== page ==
BEIJING, Aug. 29 (Xinhua) -- Global financial markets wrapped up the week in a mixed note on Friday, with stocks worldwide closing with ups and downs amid various indicators weighing investor sentiment.
U.S. stocks finished higher on Friday with the S&P 500 hitting record high, as investors pored through upbeat U.S. consumer spending and the U.S. Federal Reserve's new policy strategy on inflation, which will likely keep short-term interest rates near zero for years.
The Dow Jones Industrial Average rose 161.60 points, or 0.57 percent, to 28,653.87. The S&P 500 increased 23.46 points, or 0.67 percent, to 3,508.01. The Nasdaq Composite Index climbed 70.30 points, or 0.60 percent, to 11,695.63.
Meanwhile, U.S.-listed Chinese companies traded mostly higher, with nine of the top 10 stocks by weight in the S&P U.S. Listed China 50 index ending the day on an upbeat note.
U.S. personal consumption expenditures rose 1.9 percent in July and personal income increased 0.4 percent, the U.S. Bureau of Economic Analysis reported on Friday.
"The consumer recovery continued in July, with solid growth in both income and spending," Chris Low, chief economist at FHN Financial, said in a note, adding "compensation was significantly higher than the February low, but still has about 5 percent to go before it fully recovers."
Fed Chairman Jerome Powell announced on Thursday that the central bank will seek to achieve inflation that averages 2 percent over time to help fight the COVID-19 pandemic and boost economic recovery.
"Average inflation targeting signals that the Fed will tolerate inflation moderately above 2% to make up for past undershoots, resulting in lower real interest rates and more accommodative monetary policy, all else equal," Sam Bullard and Michael Pugliese, economists at Wells Fargo Securities, wrote Thursday in an analysis.
"One thing does seem fairly certain amid these changes: the Fed seems unlikely to tighten monetary policy for quite a long time," they noted.
In Asia, Tokyo stocks closed lower Friday, as investor sentiment was dented by reports that Japanese Prime Minister Shinzo Abe would step down as the nation's leader due to health issues.
The 225-issue Nikkei Stock Average dropped 326.21 points, or 1.41 percent, from Thursday to close the day at 22,882.65.
The broader Topix index of all First Section issues on the Tokyo Stock Exchange, meanwhile, lost 11.02 points, or 0.68 percent, to finish at 1,604.87.
Market strategists said market concerns about a political vacuum, uncertainty over Abe's successor, as well as the government's relationship with the central bank, were evident as trade became circumspect as investors digested the reports, with Tokyo stocks known for garnering support when domestic politics is on a solid footing.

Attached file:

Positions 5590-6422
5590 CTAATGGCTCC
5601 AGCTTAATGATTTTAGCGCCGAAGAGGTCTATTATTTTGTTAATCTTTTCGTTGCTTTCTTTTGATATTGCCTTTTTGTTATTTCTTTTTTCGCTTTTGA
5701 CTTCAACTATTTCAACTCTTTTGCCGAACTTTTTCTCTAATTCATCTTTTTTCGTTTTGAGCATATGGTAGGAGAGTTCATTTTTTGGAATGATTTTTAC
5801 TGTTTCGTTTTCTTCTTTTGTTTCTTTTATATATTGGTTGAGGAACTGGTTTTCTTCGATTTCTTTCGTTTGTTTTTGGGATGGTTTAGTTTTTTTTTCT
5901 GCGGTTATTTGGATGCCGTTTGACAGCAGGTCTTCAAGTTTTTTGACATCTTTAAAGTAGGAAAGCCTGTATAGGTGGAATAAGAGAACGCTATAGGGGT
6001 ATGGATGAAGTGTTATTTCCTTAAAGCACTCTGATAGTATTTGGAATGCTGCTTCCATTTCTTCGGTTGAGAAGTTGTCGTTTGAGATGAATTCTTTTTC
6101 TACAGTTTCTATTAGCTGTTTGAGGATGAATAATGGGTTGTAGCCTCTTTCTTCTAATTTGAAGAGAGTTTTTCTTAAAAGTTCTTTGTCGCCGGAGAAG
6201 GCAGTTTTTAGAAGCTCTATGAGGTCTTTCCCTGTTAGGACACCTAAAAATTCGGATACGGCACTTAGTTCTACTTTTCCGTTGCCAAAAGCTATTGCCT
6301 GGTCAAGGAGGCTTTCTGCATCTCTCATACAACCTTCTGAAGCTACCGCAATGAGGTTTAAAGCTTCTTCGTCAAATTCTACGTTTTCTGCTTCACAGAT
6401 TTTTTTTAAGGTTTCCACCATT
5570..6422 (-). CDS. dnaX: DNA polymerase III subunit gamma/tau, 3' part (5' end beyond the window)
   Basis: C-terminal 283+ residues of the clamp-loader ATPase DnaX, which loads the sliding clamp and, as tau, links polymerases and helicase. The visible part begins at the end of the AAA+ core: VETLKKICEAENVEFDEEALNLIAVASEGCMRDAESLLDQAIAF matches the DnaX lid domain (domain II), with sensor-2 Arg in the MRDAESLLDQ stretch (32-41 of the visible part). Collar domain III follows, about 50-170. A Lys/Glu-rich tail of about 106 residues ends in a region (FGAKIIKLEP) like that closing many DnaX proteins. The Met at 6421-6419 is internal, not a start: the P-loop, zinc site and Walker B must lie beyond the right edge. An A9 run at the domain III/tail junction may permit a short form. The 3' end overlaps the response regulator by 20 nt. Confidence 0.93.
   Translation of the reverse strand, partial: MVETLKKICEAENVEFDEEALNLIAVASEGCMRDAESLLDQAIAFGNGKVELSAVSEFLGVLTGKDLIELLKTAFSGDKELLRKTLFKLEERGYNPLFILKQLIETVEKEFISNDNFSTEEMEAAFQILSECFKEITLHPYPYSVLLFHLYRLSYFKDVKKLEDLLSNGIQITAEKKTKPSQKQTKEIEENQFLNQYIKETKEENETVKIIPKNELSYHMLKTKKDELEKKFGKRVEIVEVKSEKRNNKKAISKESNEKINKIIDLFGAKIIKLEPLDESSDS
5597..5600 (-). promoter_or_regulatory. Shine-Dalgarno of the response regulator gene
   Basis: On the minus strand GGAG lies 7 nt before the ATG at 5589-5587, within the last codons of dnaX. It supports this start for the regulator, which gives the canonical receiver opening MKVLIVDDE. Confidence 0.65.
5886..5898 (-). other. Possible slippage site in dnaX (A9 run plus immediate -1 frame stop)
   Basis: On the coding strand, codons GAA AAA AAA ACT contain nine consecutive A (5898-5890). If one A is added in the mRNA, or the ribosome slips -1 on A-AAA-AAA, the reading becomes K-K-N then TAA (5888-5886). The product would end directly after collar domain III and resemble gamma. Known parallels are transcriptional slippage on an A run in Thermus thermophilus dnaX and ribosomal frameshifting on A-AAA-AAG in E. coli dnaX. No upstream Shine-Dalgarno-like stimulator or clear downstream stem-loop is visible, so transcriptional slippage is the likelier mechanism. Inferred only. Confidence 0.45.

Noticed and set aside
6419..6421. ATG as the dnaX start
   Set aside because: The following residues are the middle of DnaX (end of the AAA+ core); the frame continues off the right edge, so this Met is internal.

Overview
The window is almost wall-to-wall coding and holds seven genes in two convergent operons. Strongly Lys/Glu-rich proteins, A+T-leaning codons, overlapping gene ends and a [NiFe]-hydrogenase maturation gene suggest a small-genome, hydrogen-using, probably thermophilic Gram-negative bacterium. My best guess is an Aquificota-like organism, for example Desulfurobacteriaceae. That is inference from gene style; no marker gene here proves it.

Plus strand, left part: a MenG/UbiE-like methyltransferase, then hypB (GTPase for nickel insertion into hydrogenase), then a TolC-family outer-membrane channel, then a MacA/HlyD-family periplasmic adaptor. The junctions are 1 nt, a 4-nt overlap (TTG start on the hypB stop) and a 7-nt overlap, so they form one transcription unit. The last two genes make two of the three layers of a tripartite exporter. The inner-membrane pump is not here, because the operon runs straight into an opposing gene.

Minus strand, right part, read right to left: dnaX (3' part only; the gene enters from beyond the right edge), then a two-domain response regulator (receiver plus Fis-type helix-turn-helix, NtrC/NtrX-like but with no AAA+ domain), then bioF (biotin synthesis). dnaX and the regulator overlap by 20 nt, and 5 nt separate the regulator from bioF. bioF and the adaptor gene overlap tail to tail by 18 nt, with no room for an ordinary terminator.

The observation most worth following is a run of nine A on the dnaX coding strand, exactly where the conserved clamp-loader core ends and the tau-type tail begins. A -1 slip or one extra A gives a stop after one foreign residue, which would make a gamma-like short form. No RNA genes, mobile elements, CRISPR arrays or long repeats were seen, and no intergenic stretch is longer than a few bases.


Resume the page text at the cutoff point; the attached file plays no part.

"Japanese stocks tend to do well under a long, stable government and that was especially the case for Abe. Foreign investors may also worry what will happen to the relationship between the government and the Bank of Japan," Takatoshi Itoshima, a strategist at Pictet Asset Management, was quoted as saying.
"Investors grew worried about who will succeed Abe. Whoever succeeds him, it will be tough to garner strong support and political uncertainties will likely weigh on markets," Shingo Ide, chief equity strategist at NLI Research Institute, was quoted as saying.
Ide added, "Uncertainty over relations with the United States under President Donald Trump has also prevailed."
Across Europe, stocks retreated across the board with most sectors of the pan-European Stoxx 600 sliding into a negative territory.
Seperately, British stocks decreased on Friday, with the benchmark FTSE 100 Index down by 0.61 percent, or 36.42 points, to close at 5,963.57 points.
Similarly, German stocks edged down on Friday, with the benchmark DAX index down 63.16 points, or 0.48 percent, to close at 13,033.20 points.
Yet, China's Haier, a leading global household appliances manufacturer listed in Frankfurt in 2018, added 1.32 percent to close at 0.74 euros per share on Friday.
In Latin America, the market was bouyed by Brazil's rising industrial confidence this month, which almost fully rebounded from the negative impact of the COVID-19 pandemic.
The Industrial Confidence Index in Brazil rose by 8.9 points in August to 98.7, recovering 93.8 percent of its lose in March and April, when the pandemic started to take hold, which also marks the fourth consecutively advancing month, according to the Getulio Vargas Foundation (FGV).
"Confidence in the industrial sector maintained the tendency toward recovery that began in recent months in a consistent and broad manner. Although they are still dissatisfied with the level of demand, the opinion of business owners about the business climate at the moment has increasingly gotten closer to the pre-pandemic period," FGV said.
"For the next few months, the expectations indicators show a certain optimism, with more than 40 percent of the sector forecasting an increase in the pace of production," the think tank said.
However, the recovery will not be enough to prevent the country's gross domestic product from falling by 5.46 percent this year, according to the financial analysts quoted by the Central Banks of Brazil. Enditem
(Xinhua reporters Pan Lijun in New York City; Gao Pan, Xiong Maoling, and Xu Yuan in Washington; Jon Day in Tokyo; Yang Xiaojing in London; Sun Yang, and Zuo Wei in Frankfurt also contributed to the story.)